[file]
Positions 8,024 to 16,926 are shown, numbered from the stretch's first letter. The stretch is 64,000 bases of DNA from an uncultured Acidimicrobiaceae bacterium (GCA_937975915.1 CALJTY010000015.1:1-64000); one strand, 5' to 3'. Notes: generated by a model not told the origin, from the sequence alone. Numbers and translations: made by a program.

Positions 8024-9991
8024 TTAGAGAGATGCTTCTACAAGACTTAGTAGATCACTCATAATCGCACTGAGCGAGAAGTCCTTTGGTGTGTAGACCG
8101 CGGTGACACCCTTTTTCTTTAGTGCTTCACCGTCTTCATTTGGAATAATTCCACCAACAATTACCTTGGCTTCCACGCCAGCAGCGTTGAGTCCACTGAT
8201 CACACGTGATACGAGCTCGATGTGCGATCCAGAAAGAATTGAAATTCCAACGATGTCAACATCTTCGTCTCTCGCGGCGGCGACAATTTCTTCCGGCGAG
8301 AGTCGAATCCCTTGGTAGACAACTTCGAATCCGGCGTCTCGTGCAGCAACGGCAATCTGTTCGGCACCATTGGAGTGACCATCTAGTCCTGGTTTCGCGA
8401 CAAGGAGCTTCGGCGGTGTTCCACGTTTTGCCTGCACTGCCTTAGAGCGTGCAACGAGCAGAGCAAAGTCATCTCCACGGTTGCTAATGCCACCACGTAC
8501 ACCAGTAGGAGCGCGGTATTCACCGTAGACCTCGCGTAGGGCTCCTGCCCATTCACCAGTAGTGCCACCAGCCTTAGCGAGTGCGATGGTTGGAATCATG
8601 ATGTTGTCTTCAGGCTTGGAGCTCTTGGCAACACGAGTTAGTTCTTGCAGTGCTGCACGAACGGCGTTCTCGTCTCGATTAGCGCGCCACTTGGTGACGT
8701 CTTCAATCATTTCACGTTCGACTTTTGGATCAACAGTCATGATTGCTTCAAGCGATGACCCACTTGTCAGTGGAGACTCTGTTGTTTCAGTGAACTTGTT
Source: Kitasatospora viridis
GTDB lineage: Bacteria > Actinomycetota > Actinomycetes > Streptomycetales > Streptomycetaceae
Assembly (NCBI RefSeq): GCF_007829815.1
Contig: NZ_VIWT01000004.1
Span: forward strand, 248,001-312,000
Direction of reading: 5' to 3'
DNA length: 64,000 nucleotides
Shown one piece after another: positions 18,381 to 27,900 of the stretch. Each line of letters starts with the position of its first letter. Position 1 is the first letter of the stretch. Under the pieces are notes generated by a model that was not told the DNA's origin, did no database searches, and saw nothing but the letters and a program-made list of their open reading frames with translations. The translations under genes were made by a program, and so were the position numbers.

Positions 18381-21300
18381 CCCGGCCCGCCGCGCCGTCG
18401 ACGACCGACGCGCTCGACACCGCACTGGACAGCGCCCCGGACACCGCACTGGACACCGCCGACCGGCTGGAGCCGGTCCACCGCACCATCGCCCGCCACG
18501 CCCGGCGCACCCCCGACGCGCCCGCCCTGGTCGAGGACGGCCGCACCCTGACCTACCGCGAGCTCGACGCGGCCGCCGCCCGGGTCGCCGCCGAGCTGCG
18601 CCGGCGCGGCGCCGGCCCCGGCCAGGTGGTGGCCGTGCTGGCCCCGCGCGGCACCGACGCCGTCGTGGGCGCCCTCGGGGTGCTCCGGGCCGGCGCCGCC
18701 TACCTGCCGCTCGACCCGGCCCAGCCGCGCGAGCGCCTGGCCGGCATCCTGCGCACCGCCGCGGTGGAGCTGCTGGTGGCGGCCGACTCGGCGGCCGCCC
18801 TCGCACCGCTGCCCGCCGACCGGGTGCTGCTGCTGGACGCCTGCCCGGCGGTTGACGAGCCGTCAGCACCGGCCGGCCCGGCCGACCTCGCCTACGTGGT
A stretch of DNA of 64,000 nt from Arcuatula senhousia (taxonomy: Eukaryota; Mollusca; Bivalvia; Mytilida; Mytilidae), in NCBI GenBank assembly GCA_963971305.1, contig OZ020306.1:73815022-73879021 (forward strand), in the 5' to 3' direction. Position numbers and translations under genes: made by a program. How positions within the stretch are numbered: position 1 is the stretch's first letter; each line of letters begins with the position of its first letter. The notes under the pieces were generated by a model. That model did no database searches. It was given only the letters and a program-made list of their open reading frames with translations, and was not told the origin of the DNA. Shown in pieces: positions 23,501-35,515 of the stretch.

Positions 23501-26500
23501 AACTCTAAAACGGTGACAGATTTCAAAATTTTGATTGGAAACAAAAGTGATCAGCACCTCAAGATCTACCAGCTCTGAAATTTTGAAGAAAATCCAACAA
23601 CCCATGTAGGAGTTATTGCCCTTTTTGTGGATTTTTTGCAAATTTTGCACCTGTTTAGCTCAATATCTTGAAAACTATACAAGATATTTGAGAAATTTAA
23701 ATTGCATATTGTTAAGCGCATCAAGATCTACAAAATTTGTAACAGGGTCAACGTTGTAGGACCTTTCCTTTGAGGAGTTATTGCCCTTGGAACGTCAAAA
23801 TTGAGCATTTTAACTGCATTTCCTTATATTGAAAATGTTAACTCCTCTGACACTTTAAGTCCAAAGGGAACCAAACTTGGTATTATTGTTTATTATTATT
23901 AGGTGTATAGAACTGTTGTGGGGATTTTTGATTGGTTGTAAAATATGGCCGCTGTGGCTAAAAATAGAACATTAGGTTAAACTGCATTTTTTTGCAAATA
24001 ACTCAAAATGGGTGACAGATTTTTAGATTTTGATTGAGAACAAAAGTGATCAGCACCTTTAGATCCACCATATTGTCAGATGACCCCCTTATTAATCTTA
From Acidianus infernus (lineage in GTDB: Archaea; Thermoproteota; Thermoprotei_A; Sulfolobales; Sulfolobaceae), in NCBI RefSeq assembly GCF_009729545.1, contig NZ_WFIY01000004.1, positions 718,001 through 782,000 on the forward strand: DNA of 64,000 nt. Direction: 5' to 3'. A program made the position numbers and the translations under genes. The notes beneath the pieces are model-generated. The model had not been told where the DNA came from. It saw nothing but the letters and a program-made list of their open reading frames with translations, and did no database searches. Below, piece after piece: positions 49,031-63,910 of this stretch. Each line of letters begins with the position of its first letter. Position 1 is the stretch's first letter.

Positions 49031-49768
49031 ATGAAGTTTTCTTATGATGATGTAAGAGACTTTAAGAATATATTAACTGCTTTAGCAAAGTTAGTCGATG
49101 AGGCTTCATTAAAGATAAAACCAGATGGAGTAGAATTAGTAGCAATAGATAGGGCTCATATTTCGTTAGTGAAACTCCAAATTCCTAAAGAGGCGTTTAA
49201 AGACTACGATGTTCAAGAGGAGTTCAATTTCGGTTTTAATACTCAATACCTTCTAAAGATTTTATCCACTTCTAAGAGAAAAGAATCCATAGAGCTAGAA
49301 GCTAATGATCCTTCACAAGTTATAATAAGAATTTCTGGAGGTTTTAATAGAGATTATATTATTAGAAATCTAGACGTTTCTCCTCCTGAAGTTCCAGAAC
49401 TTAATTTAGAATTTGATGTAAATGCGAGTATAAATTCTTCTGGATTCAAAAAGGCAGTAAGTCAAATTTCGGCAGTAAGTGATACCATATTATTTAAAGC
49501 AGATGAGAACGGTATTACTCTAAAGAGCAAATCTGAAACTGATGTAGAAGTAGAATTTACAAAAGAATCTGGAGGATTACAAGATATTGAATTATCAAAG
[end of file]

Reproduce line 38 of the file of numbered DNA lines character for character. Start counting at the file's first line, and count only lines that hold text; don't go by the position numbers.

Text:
49201 AGACTACGATGTTCAAGAGGAGTTCAATTTCGGTTTTAATACTCAATACCTTCTAAAGATTTTATCCACTTCTAAGAGAAAAGAATCCATAGAGCTAGAA